With this schedule, he’s more like Golden Blur
One of golf’s greatest ambassadors, not to mention players, made a quick stop in Los Angeles last weekend. The Golden Bear was here to get an award, but his presence gave as much as it received.
Jack Nicklaus was the 12th winner of the Westcoast Sports Associates Roy Firestone Award. Broadcast personality Firestone and his group have used this annual event to raise money for Southern California youth sports and sports marketing.
The stop was quick because Nicklaus, 67, is among the busiest people on the planet.
Winning his 18 Grand Slam titles, most ever, was a stroll in the park compared to the pace he sets now, while designing and building golf courses all over the world.
“When I was playing on the tour, I used my plane for about 400 hours a year,” he said. “Now, it is closer to 750.”
You do the math. At a speed of about 500 mph, that’s 375,000 miles a year in the air, or many circles of the earth.
“We will go right from here down to Mexico,” he said. “Then, after a couple of stops there, I’ll fly home to Ohio, then off the next day to Florida and then on to North Carolina and back to Ohio for some high school football games to see the grandkids, and . . . “
You start to feel jet-lagged, just listening.
He currently is working on 60 courses worldwide, has been building courses since he was 27, when he was in the midst of his Hall of Fame golf career, and has built courses in 31 countries and 38 states. As a company, Nicklaus Design has built more than 320 courses.
His business satisfies his competitive edge now.
“I don’t play golf much now,” he said. “I don’t miss the game at all. I love it. I miss the competition, and I replace the golf with my business.”
He talked about building a course in Russia, about meeting the mayor of Moscow.
“He was hooked on the game,” Nicklaus said. “He told me he wanted to have 15 more courses built in and around the city.”
He met the prime minister of Croatia, where he was building another course, and he presented him with a set of clubs.
“He took them and said, ‘Nice driver.’ So you knew he played,” Nicklaus said. “Then he took out the five-iron and asked me if I had one an inch longer. We got them for him and the next time I saw him, he told me they were the best clubs he ever had.”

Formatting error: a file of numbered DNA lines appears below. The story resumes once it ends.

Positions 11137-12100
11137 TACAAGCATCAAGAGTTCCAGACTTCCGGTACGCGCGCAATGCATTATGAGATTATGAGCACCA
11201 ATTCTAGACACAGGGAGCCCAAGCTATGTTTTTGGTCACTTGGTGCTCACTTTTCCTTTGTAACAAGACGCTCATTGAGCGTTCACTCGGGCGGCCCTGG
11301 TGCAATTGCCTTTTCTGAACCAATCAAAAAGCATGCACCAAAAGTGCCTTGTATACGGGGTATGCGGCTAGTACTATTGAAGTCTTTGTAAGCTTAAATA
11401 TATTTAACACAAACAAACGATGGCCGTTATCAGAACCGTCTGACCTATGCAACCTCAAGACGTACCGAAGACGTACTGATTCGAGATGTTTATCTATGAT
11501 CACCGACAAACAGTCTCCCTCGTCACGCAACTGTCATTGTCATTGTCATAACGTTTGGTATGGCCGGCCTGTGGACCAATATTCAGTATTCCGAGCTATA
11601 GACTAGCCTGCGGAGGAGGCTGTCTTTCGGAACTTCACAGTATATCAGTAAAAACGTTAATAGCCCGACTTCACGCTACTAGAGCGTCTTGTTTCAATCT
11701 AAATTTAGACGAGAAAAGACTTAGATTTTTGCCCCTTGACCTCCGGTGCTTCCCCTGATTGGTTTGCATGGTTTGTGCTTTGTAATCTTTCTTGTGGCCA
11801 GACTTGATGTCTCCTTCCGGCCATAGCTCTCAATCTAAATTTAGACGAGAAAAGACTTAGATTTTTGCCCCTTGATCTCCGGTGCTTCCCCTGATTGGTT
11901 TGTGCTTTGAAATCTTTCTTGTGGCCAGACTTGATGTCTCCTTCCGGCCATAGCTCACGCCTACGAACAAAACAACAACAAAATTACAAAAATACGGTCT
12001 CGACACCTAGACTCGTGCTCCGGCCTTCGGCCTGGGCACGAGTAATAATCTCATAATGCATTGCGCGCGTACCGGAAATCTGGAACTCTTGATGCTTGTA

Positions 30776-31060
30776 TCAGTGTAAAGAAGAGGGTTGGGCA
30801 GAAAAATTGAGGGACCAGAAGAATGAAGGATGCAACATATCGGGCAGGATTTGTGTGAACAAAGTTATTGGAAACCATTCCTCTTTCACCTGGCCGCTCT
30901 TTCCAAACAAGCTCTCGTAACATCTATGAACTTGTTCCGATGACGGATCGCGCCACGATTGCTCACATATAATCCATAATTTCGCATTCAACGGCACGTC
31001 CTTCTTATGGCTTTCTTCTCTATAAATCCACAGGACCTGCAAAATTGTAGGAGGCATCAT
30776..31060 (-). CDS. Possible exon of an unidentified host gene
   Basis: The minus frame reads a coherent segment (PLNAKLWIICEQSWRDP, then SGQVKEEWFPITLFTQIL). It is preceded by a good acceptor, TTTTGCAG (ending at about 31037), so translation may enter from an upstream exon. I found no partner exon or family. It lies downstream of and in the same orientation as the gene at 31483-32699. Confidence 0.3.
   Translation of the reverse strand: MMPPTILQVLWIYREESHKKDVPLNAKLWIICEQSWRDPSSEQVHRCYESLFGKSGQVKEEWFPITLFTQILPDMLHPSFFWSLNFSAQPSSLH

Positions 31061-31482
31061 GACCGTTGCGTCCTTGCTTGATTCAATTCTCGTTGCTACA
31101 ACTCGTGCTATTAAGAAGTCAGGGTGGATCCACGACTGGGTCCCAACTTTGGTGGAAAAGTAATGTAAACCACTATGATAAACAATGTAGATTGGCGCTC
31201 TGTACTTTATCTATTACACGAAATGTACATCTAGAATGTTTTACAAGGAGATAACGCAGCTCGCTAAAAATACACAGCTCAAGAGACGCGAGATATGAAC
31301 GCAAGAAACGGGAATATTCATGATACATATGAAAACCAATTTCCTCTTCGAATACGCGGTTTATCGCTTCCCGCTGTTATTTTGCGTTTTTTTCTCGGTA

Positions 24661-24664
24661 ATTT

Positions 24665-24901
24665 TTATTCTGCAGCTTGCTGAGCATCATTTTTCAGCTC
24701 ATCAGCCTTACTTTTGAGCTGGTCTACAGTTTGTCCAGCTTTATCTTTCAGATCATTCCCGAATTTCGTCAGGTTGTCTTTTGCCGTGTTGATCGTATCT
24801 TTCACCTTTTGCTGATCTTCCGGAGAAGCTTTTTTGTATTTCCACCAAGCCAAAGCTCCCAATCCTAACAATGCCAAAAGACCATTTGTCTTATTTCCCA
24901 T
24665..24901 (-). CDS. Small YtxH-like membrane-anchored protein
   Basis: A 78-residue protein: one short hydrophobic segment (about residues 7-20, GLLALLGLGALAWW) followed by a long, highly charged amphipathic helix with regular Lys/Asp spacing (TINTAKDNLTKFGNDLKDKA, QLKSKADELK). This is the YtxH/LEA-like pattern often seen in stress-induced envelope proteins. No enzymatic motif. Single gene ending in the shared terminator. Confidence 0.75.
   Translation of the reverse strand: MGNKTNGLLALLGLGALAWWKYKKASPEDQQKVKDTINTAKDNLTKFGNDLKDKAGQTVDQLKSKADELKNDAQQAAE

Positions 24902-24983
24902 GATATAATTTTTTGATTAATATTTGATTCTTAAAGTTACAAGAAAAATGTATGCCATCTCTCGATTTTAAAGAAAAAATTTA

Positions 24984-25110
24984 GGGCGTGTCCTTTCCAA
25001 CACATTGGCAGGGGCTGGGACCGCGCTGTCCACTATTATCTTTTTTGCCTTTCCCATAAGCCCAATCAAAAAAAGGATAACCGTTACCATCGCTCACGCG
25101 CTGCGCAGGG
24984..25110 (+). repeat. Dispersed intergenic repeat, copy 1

The message was that the game is worldwide, and retaining that popularity is why Nicklaus is concerned about one trend -- the widening gap between the average player and the touring pro. He said the pros can do more with the new equipment -- the longer balls and perimeter-weighted club heads -- and that separates them way too much from Mr. and Ms. 15 handicap.
“For years and years, they weren’t that far apart,” Nicklaus said. “Today, we’ve gone exactly the opposite of where we should go. Can you imagine playing against Tiger Woods today, the average club pro trying to compete with him?
“I used to play exhibitions, and the club pro, because he knew the course, had a chance to beat me. There isn’t anybody who is going to beat Tiger or Phil or these guys today.”
Nicklaus said the average golfer hits it farther now, but the pros hit it so much farther that it has become a different game. They hit it farther, but can control it. Most amateurs can’t.
“We lose people when they hit the ball 330 yards and then they can’t find it,” he said. “If they hit it 230-240, they can find it and keep playing. It speeds up the game.”
Nicklaus debunked the theory that Tiger and Phil Mickelson don’t like each other, and he said he got a good look at that as captain of the recent Presidents Cup team.
“They do get along, but that doesn’t get in the way of their competitive natures,” he said.
“One night, we are there and there is a ping-pong table and Tiger and Phil decide to play. Tiger wins the first game, then the second. Phil says he’s got a buffet table kind of squeezing his space and could they change sides. Tiger says sure and Phil wins the next game. Then Phil wants to play a fourth, but Tiger says it’s time to stop. That way, he wins, 2-1.”
Nicklaus said that, among the people in public life he learned from the most, Bob Hope was near the top.
“I probably played a dozen charity events with him over the years,” Nicklaus said, “and we’d be going all day and people would be clamoring for him every minute. When I got to the end of the day, I was bushed. Bob Hope kept going, and I never heard a cross word from him.”
Nicklaus remembered being with Hope and actor James Garner for an event near his home. The date was May 4, 1965, and he brought them home to dinner. His wife, Barbara, pregnant at the time, started the fire, cooked the steaks, served the meal and then, while the three men were playing pool, summoned her husband.
“Her bags were packed and she was telling me the baby was coming and she was heading for the hospital,” Nicklaus said. “She said she’d take a cab so I wouldn’t have to leave my guests.”
Clearly, that wasn’t going to happen, and while Nicklaus scrambled for his car keys, Hope and Garner scrambled for the exit.
“On the way to the hospital, we talked about, if it was a boy, we might name it Robert James, after our guests that night,” Nicklaus said. “Well, our daughter, Nan, was born that night. But years later, when Nan had her fourth boy, she named him Robert James.”
“We got it done.”
Times staff writer Mike James contributed to this report.
Bill Dwyre can be reached at firstname.lastname@example.org. To read previous columns, go to latimes.com/dwyre.